The color of the roofs in St. Ives is immediately eye-catching, almost no matter what the background--preternaturally blue sky, preternaturally blue-green sea, grey sky, grey-green sea: they all catch the color of the roofs and cast it back with a drama you might not have expected of roofs.


I'm mixing my days up a bit here. This last picture, and the next, are both from my first full day in St. Ives, when the weather was at first overcast and incredibly windy, and then sunny and incredibly windy.


The moment when the weather started to turn was visible and glorious:


That picture of the view from my room is actually from Wednesday morning, because I didn't think you needed to see just how grim things looked when I got up on Tuesday.

Wednesday morning was immediately and consistently heart-stoppingly and mind-tinglingly beautiful. Like, well, the entire Cornish coast, St. Ives is steeply hilly, so that prowling and exploring was a very different prospect there than it is in utterly flat Cambridge and environs. The vistas are, in many ways, more fun in Cornwall, really:


By the end of Wednesday, I found myself trying out new perspectives on things I'd already photographed. Porthmeor Beach, for instance, which is the westernmost beach of the four (!) in St. Ives--the benefits of being a peninsula, see--looks very different when one is standing on it than when one is walking along the top of its sea wall.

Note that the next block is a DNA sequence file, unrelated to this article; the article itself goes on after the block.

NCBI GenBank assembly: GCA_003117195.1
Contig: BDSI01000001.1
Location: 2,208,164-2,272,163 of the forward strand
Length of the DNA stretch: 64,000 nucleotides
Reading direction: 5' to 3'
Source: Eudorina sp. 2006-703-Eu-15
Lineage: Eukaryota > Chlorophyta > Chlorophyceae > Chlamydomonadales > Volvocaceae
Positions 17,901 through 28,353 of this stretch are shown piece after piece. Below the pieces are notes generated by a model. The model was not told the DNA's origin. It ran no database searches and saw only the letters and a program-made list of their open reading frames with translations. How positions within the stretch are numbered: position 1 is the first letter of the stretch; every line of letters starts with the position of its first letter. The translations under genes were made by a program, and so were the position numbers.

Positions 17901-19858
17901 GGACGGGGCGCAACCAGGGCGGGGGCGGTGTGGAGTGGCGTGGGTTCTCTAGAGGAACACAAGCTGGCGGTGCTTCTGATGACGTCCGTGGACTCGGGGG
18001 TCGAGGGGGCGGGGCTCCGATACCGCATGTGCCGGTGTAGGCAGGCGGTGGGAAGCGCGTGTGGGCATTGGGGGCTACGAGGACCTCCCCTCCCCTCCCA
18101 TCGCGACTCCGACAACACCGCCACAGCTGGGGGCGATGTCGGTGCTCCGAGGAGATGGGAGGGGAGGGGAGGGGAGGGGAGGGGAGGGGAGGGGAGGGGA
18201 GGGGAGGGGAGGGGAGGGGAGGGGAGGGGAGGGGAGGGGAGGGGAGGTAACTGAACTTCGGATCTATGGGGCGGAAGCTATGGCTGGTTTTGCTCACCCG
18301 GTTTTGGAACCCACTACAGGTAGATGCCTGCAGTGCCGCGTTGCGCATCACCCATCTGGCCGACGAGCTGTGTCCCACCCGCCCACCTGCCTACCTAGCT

On a purely art-making note, I spent part of the week puttering among white balance settings on my camera but not in a systematic enough way. Now I find myself looking at a picture like this previous one and thinking, were the waves really blue like that? Is that one of the pictures where I left the setting somewhere where it shouldn't have been? And how is it that I haven't yet figured out how to preserve my colors better when shifting out of RAW format? I mean, I know that the whole point of RAW is that it captures more colors than JPEG. But is there a more lossless way to handle my images than the one I'm using? What happened to my greens? You don't need to hear this inner monlogue. And yet I give it to you anyhow.

It's well past my bedtime, so I will offer just one more picture and promise some more tomorrow. Hell, at this rate, I think that I could make a substantial portion of my remaining posts-from-England into pieces illustrated by this St. Ives archive. For now, enjoy this one. I have never seen such a thing. Then again, I've never seen a sign instructing me against importuning and touting, either.

2 Comments:

Blogger Thomas said...

Ah, the signage!!! It is glorious!!! I had forgotten how much I missed the UK and the wonderful, insane signage.

I also think my house needs a Holy Water Overflow pipe.

Tee Hee..

8:43 AM, March 15, 2008  
Blogger Gryphon said...

Welcome home! While you were gone, I learned how to steal your images and transform them in to wallpaper for my laptop. I hope that's okay! (By the way: on your journey, did you happen to meet a man with seven wives?)

5:39 PM, March 16, 2008  

Post a Comment

<< Home